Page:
Five police retire to save younger officers’ jobs

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GALLOWAY – Five senior township police officers are retiring at the end of the month, rendering unnecessary a plan to lay off five junior officers

“Please be advised that on this date, Galloway Township Manager Arch Liston has rescinded the layoff notices to the five most junior police officers in Galloway Township,” Police Chief Patrick Moran said in a press release Wednesday, Dec. 19. “Lt. Tom Davey, Lt. Paul Dooner, Sgt. Troy Midgette, Cpl. Mike Goldberg, and Cpl. Harvey Bird have all made application to the pension board to retire as of January 1. All have done so to save junior officers from layoffs.”

Moran said he and Liston and other police will be working out a reorganization to address the needs of the public and the needs of the department over the next few weeks.

“The department will be at 48 officers as of Jan. 1,” Moran said. “However, the department remains committed to providing  quality police service, and will remain focused on answering emergency calls for service and investigating major crimes and incidents going into 2013.

A year ago, Moran said the minimum number of officers needed to maintain the public safety in Galloway was 57. What’ changed?

“Nothing’s changed,” Moran told The Current Thursday, Dec. 20. “What we need and what’s available are two different things. It’s a budget situation.”

The chief said he wouldn’t say that people won’t be safe.

“Fifty-seven would have been right – but that includes response times, etc.,” Moran said. “Our response times will increase. And our calls for service are increasing.”

Moran said he’s working closely with Liston.

“The manager is in charge of the structure,” he said. “I’m in charge of assignments. We have a good relationship.”

He said he hasn’t had a bad relationship with any of the managers he’s worked with, though naturally he’s worked better with some than others.

As an officer who has been on the street, Moran said he also has a great relationship with his subordinates.

“The ability of the department to meet our needs for calls for service, the number of crimes and the investigation of crimes has been largely due to the dedication of the workforce,” Moran said. “They’re the ones out there doing it – from the street officers to the detectives, to the dispatchers, to our clerks and our administrative support staff. All have been giving 110 percent.”

The chief said there’s a theme among Galloway officers.

“We’re all cops first,” Moran said. “In keeping with that theme, the department will continue to focus on our emergency calls for service and follow-up investigations to major crimes and incidents.”

He said he’s been experiencing and expects to continue experiencing challenges with administrative tasks.

“But we won’t sacrifice our response to calls,” Moran said. “We’re getting everything done, some a little slower than others - which we expect to get even slower. However we will maintain our level of commitment to our public and calls for service.”

The administration does not believe in cancelling response to any calls for service, he said.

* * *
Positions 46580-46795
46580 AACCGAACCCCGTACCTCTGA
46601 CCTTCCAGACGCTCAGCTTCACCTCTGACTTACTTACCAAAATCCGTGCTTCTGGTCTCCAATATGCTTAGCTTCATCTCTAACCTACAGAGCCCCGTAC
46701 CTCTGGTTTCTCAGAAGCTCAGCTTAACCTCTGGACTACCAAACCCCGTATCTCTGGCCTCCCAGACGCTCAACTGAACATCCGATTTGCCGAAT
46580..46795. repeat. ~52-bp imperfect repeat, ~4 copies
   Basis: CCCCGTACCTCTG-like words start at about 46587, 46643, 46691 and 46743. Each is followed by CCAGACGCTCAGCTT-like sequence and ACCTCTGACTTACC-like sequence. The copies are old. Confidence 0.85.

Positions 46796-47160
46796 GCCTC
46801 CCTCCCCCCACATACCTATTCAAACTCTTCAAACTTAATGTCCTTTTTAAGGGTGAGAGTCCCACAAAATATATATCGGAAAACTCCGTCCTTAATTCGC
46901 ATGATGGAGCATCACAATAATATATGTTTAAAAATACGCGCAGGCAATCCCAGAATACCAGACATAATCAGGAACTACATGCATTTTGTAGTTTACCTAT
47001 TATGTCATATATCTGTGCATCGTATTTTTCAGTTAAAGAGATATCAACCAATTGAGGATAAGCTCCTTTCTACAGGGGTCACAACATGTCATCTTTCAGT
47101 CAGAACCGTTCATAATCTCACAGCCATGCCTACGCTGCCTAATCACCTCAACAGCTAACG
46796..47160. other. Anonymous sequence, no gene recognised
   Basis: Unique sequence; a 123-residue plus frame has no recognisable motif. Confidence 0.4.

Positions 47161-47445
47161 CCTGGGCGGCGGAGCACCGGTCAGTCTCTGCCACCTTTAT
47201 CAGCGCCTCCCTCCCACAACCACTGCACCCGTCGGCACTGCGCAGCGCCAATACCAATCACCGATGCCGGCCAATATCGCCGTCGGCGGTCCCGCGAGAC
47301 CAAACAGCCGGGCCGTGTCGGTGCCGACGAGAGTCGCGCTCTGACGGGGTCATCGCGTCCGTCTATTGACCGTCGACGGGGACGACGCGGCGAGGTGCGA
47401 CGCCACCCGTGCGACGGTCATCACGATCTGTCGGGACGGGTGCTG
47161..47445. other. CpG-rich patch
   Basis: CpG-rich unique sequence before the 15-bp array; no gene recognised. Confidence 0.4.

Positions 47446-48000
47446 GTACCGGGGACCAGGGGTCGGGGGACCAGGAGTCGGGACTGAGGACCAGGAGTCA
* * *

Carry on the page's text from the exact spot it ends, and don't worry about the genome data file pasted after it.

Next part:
“But we do believe in prioritizing and looking at alternative ways to address non-emergency calls for service,” Moran said. “We plan to look into telephone, online  and other options to deal with our various situations.”

Liston said there have been no difficulties dealing with the Policemen’s Benevolent Association.

He commended the officers who retired to allow the newer officers to keep their jobs.

“We’ve also had five or six other employees who took voluntary layoffs,” Liston said. “Senior Services will combine with Community Services. Beth Stasuk will move out to the Senior Center. There will be no cutback in services there.”

There will be about five or six fewer Public Works employees next year, the manager said. The police will lose a records clerk. And when the post office closes in January, the lone remaining employee there will bump into the Finance Department.

“Between voluntary and other layoffs we’re close to solving our budget problem,” Liston said.

Moran too commended the retiring officers. Four of the five were actively involved in “on the street” duty in executive capacities.

“As the Chief, I want to acknowledge and commend those who are retiring for the selfless gesture to save others positions, and thank them all for their outstanding service to Galloway Township,” Moran said. “We are losing over 130 years of combined experience, supervision and expertise - and the loss of these supervisors will definitely create some significant challenges.  They were all ‘go to’ people, and the loss of their knowledge and experience will be felt. I wish them well and good luck in retirement.”

Township-wide layoffs were announced months ago to close an expected shortfall of more than $1 million in the 2013 budget.

Mayor Don Purdy said he had nothing but praise for the retiring officers.

“They’ve given a lot to Galloway Township over the years,” Purdy said. And they’re still giving by retiring at this time.”

Councilman Jim Gorman echoed the mayor’s words on the departing officers.

“I appreciate the senior officers retiring and the impact it will have,” Gorman said. “I’ll have to see the numbers to determine the overall impact.”

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